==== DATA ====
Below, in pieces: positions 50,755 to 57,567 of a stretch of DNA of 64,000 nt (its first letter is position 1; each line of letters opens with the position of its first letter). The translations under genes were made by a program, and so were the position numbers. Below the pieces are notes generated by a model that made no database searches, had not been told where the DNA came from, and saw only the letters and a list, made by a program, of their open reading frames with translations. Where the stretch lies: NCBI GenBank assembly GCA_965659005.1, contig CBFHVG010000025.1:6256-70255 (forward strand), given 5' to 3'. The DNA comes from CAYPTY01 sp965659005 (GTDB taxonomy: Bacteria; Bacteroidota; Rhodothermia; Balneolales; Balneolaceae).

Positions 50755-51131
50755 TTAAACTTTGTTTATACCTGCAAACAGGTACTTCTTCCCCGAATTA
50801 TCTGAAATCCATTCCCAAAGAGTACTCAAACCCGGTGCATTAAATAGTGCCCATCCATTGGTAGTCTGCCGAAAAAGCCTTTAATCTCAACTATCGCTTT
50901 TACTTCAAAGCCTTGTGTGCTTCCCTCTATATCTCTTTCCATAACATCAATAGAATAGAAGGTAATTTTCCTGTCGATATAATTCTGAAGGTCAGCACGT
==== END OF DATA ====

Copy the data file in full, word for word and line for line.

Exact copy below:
Below, in pieces: positions 50,755 to 57,567 of a stretch of DNA of 64,000 nt (its first letter is position 1; each line of letters opens with the position of its first letter). The translations under genes were made by a program, and so were the position numbers. Below the pieces are notes generated by a model that made no database searches, had not been told where the DNA came from, and saw only the letters and a list, made by a program, of their open reading frames with translations. Where the stretch lies: NCBI GenBank assembly GCA_965659005.1, contig CBFHVG010000025.1:6256-70255 (forward strand), given 5' to 3'. The DNA comes from CAYPTY01 sp965659005 (GTDB taxonomy: Bacteria; Bacteroidota; Rhodothermia; Balneolales; Balneolaceae).

Positions 50755-51131
50755 TTAAACTTTGTTTATACCTGCAAACAGGTACTTCTTCCCCGAATTA
50801 TCTGAAATCCATTCCCAAAGAGTACTCAAACCCGGTGCATTAAATAGTGCCCATCCATTGGTAGTCTGCCGAAAAAGCCTTTAATCTCAACTATCGCTTT
50901 TACTTCAAAGCCTTGTGTGCTTCCCTCTATATCTCTTTCCATAACATCAATAGAATAGAAGGTAATTTTCCTGTCGATATAATTCTGAAGGTCAGCACGT